Servier Licenses LRRK2 Inhibitor, Phase 1 Trial to Start by Year’s End

Trial will test the safety of potential Parkinson's therapy in healthy volunteers

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by Andrea Lobo |

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Servier is set to launch a Phase 1 clinical trial in healthy volunteers to investigate an LRRK2 inhibitor, developed in collaboration with Oncodesign, as a treatment for Parkinson’s disease.

The trial, to start before the end of the year, follows the clearance of the Phase 1 clinical trial program by an ethics committee and the French National Agency for the Safety of Medicines (ANSM).

“[LRRK2] has proven to be very difficult to target with inhibitors but has the potential to slow the progression of Parkinson’s disease,” Jan Hoflack, PhD, chief scientific officer and managing director of Oncodesign, said in a company press release. “This would be a major progress for patients suffering from this disease, for which only symptomatic treatments currently exist.”

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Servier has exercised its exclusive worldwide license option for the selected inhibitor, developed as part of a partnership with Oncodesign, gaining full development and commercialization rights to the compound.

The company will pay €7 million (about $6.8 million) to Oncodesign Precision Medicine, a subsidiary of Oncodesign, for the licensing option. Under the terms of the agreement, Servier may pay up to €320 million in total (nearly $312 million), pending certain regulatory and commercial milestones, and potential royalties on future sales.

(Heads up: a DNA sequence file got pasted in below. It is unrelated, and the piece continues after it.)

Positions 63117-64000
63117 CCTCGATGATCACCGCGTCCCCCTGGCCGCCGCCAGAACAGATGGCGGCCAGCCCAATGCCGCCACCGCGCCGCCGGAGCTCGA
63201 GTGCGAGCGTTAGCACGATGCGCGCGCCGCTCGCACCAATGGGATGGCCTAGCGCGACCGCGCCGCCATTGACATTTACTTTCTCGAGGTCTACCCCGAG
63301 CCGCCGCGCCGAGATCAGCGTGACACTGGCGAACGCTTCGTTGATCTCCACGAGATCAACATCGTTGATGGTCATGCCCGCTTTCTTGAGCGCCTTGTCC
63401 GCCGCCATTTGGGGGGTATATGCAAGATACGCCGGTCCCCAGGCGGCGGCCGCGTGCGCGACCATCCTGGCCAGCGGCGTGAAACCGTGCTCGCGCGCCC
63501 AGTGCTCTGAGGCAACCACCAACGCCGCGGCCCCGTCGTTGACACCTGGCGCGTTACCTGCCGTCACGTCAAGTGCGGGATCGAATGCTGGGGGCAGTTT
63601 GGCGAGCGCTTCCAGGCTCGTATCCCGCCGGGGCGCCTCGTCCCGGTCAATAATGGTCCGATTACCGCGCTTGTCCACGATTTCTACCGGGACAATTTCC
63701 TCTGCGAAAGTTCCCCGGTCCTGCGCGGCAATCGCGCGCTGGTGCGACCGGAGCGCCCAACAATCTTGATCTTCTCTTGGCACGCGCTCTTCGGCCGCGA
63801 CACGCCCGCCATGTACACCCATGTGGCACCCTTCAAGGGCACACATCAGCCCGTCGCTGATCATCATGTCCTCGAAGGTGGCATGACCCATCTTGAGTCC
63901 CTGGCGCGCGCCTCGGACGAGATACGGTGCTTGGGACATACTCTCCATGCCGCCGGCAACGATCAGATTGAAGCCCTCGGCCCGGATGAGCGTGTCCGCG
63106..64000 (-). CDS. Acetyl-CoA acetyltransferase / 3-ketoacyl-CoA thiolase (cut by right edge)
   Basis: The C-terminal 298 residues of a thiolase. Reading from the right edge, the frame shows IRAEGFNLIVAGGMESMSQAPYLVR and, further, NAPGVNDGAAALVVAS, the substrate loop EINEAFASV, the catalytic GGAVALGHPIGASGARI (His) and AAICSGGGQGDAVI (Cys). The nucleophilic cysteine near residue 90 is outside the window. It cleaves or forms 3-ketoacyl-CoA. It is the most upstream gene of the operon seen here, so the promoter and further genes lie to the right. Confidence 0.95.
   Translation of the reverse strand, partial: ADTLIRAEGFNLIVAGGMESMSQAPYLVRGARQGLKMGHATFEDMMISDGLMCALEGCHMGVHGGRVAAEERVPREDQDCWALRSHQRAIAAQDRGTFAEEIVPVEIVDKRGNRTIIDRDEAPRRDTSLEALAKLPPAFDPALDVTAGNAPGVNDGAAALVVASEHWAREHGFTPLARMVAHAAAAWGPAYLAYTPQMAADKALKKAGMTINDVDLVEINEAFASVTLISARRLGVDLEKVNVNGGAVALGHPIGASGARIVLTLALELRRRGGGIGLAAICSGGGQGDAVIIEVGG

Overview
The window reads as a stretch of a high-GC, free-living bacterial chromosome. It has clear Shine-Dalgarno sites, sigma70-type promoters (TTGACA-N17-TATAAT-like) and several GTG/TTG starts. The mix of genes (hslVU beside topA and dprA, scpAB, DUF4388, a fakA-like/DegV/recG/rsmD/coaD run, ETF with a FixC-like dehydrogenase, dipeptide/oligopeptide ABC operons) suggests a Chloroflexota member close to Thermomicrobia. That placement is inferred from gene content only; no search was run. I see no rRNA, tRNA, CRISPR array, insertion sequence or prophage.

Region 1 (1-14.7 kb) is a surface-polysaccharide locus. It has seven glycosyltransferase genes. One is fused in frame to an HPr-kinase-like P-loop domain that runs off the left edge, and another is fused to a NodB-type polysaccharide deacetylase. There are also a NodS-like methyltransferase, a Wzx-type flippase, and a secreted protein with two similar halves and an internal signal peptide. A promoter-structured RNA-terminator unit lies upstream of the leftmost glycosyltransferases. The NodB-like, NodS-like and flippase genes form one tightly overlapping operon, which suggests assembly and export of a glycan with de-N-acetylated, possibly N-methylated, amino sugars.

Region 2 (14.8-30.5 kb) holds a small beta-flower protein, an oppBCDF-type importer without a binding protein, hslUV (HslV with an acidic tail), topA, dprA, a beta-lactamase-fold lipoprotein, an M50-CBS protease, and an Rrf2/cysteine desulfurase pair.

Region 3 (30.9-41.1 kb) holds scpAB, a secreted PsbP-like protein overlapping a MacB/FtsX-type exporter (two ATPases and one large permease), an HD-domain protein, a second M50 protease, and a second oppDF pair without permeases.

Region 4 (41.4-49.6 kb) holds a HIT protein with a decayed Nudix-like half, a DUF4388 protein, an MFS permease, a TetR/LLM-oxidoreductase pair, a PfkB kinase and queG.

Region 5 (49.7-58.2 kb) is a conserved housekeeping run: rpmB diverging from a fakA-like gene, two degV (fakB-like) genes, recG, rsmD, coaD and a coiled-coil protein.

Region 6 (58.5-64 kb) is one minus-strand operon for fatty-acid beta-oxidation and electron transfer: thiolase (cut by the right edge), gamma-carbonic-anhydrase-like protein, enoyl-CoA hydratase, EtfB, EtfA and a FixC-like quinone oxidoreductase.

“The approval of the [clinical trial application] dossier by the ANSM and the [ethics commitee], and the exercise of the license option by Servier, precede the first evaluation in humans of our key LRRK2 inhibitor drug candidate,” Hoflack said.

Mutations in the LRRK2 gene ­are one of the most common causes of sporadic and familial types of Parkinson’s. These mutations increase the activity of a protein kinase with the same name, LRRK2, which is believed to result in the abnormal activation of certain immune cells in the brain and cause nerve cell damage.

Blocking LRRK2 could therefore have therapeutic potential in Parkinson’s disease. Phase 1 clinical trials with other LRRK2 inhibitors have shown encouraging results.

“The progress of the research and development program for this drug candidate in Parkinson’s disease is the result of the combined expertise of Servier and its partner Oncodesign,” said Ross Jeggo, PhD, global head of neuroscience and immuno-inflammation therapeutic area at Servier.

Servier and Oncodesign entered a research and development collaboration in March 2019 to develop new LRRK2 kinase inhibitors for Parkinson’s disease. The partnership drew upon Servier’s expertise in neurodegenerative diseases and Oncodesign’s proprietary technology platform, Nanocyclix, for designing, making, and optimizing small molecule kinase inhibitors.

The companies then announced the selection of their lead candidate LRRK2 kinase inhibitor in July 2021, noting plans to start regulatory preclinical safety studies that could support the initiation of clinical trials.

“There is still a long way to go before the candidate becomes a drug, but this step was crucial and announces further successes for the benefit of patients,” said Philippe Genne, PhD, chairman, CEO, and founder of Oncodesign and Oncodesign Precision Medicine.